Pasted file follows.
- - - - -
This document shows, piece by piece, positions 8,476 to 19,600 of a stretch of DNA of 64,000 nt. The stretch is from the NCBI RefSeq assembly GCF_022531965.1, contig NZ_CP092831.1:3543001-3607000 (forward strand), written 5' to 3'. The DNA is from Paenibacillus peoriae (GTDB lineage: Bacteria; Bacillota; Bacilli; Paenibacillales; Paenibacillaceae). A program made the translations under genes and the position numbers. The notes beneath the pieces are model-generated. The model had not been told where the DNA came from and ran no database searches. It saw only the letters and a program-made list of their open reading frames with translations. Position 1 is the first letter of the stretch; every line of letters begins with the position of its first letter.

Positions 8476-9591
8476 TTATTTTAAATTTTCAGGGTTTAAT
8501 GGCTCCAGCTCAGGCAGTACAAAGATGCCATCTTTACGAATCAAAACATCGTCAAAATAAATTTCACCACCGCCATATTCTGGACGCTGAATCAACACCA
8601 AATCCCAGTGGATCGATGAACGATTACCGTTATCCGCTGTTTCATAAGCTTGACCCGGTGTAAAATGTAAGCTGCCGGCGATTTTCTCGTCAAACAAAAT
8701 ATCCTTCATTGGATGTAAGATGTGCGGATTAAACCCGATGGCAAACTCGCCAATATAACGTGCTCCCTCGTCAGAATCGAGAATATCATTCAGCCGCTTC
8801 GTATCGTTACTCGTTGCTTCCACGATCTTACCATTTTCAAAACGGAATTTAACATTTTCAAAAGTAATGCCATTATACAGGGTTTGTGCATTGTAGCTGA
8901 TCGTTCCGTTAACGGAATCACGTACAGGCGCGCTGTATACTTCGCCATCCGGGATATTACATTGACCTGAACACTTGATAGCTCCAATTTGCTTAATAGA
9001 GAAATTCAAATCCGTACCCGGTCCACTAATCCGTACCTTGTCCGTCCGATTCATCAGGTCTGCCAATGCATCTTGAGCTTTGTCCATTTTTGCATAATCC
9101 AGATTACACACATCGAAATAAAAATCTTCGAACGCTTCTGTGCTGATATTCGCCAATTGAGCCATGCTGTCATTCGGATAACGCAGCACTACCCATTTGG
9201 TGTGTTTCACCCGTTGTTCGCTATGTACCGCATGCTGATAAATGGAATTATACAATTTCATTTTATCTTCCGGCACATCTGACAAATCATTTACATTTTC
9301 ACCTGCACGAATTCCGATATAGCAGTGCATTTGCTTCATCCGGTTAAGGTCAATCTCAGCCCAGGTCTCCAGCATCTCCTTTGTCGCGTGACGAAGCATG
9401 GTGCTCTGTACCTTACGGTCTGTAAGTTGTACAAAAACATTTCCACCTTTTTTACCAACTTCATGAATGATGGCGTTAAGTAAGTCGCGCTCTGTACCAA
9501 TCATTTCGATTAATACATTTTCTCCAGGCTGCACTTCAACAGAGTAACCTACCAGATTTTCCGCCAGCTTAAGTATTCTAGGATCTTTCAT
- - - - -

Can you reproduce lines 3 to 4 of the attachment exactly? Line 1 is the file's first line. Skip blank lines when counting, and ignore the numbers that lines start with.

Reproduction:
8476 TTATTTTAAATTTTCAGGGTTTAAT
8501 GGCTCCAGCTCAGGCAGTACAAAGATGCCATCTTTACGAATCAAAACATCGTCAAAATAAATTTCACCACCGCCATATTCTGGACGCTGAATCAACACCA